Unfinished bills may stall economic reform
Rendi Akhmad Witular, The Jakarta Post
Investor confidence in the country's economy may further dwindle as the government and lawmakers are showing no sense of urgency about completing the deliberation of key bills related to economic reform, even as time is running out.
Lawmakers have yet to begin the much-awaited deliberation of proposed amendments to three tax laws, a customs law, and an investment law, all of which are aimed at improving the country's investment climate.
Even the planned amendment to the 2003 labor law, which President Susilo Bambang Yudhoyono has promoted during his overseas trips, has been postponed due to widespread protests from labor unions.
With five bills related to economic reform in the House of Representatives, legislators have only five working months left to deliberate the bills if they are to be implemented early next year as planned.
"It's not the time schedule that we are concerned about. It's more the contents of the bills. Please be patient," said the chairman of the House of Representatives Commission XI for financial affairs, Awal Kusuma. The commission is involved in deliberating the five bills.
"We are still gathering comments from the business community before we proceed with deliberation. This is important because the bills proposed are very sensitive for businesses and could have a huge impact," he said.
Past experience has shown that bills on economic affairs take at least two years to be passed due to their complicated nature.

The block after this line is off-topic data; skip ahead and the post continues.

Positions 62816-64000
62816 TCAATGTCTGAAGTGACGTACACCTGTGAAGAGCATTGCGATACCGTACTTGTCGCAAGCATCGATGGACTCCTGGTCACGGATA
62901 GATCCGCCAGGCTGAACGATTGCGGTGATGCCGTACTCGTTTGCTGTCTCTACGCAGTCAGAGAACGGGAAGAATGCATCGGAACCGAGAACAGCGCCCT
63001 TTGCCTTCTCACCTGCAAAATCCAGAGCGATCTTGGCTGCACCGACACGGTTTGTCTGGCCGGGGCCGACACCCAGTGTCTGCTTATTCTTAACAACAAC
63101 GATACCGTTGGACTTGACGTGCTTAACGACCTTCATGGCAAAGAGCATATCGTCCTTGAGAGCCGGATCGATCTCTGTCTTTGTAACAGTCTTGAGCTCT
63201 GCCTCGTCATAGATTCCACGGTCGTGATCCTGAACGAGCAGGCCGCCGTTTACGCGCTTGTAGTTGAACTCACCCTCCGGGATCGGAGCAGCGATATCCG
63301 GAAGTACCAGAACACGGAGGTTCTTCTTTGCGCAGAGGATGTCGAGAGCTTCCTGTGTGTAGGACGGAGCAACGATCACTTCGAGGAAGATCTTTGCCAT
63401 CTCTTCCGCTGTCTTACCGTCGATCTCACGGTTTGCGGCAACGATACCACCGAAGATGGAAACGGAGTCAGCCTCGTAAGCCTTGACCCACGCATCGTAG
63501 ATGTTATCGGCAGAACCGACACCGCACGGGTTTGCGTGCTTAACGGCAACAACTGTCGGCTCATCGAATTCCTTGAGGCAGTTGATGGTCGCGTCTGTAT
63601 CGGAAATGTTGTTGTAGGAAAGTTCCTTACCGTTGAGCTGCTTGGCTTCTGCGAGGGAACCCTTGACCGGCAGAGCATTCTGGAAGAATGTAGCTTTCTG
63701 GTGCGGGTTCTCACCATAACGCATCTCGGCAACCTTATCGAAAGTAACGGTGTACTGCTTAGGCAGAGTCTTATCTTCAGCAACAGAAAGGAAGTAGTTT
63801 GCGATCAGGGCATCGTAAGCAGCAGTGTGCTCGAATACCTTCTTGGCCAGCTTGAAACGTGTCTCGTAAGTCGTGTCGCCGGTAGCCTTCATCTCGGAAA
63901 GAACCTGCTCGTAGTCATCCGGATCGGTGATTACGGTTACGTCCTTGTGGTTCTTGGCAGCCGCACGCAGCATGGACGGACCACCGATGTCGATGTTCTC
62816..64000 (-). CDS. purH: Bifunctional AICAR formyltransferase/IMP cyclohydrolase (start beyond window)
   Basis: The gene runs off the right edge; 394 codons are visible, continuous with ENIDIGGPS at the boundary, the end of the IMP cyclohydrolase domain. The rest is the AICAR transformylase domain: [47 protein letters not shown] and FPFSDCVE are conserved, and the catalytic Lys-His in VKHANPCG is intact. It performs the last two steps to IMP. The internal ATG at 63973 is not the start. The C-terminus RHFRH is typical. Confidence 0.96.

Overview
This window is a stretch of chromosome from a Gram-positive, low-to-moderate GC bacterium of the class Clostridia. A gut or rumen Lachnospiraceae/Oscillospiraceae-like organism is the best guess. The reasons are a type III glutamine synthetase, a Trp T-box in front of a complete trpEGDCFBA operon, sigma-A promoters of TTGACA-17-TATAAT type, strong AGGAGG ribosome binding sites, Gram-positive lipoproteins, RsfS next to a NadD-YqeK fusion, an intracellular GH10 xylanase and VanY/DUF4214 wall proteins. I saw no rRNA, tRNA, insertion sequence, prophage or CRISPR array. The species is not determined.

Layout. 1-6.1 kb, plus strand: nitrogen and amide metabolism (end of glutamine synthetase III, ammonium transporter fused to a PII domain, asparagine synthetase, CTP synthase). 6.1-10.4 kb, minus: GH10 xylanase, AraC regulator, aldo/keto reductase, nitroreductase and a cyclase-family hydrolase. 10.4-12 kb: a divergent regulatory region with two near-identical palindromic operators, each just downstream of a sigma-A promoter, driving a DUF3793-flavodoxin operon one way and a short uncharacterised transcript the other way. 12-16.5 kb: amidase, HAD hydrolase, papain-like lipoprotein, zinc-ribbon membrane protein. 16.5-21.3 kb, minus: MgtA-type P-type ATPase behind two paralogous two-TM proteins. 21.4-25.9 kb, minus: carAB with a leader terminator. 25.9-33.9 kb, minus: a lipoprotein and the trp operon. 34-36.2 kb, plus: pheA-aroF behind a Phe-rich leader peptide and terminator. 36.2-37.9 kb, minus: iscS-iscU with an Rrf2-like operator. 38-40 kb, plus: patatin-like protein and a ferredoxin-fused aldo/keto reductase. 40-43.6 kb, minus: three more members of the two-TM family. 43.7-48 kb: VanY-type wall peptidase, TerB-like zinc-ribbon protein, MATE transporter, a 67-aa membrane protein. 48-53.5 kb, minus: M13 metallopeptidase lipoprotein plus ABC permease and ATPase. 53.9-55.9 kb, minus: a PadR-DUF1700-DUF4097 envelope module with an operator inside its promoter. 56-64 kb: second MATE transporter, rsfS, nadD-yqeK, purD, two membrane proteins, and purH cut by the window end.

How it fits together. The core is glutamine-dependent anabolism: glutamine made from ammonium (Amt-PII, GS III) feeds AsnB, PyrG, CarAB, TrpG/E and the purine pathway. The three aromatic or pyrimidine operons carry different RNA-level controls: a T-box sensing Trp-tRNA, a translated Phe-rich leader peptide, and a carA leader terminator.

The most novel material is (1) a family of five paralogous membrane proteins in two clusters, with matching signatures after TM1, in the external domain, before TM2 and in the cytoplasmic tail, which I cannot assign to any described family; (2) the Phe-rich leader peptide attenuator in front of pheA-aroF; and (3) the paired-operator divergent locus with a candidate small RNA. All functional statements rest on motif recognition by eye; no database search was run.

The government has submitted draft revisions of the 2000 law on general taxation arrangements and procedures, the 2000 law on income taxes and the 2000 law on the value-added tax (VAT) on goods and services and the luxury sales tax.
After being delayed for three years, these laws are supposed to take effect in early 2007. They aim to provide significant cuts in bureaucracy, greater legal certainty, and lower tax rates to encourage investment.
The government has also recently submitted a draft revision of the 1995 law on customs, which promises stiffer sanctions for smugglers and expands the definition of smuggling activities. It has also proposed a new bill on investment, which would provide more facilities for foreign investors.
The bills on customs reform and investment are now almost three years behind their original schedule as well.
"The problem with our economy is that the government is not translating its plans into reality. The delay in the deliberation of the tax bills is because the government is still revising them," said Commission XI member Rama Pratama.
Although the government has not officially recalled the tax bills, it has asked the House to halt deliberations as it is still revising them with the business community, according to Rama.
The revisions were made after Yudhoyono appointed Sri Mulyani Indrawati as the new finance minister in November last year, replacing Jusuf Anwar, who was said to have failed to accommodate the interests of the business community in amending the tax bills.
Rama said the legislators were not the only ones to blame for the delay in passing the bills, because the government was also not pushing hard to have them deliberated.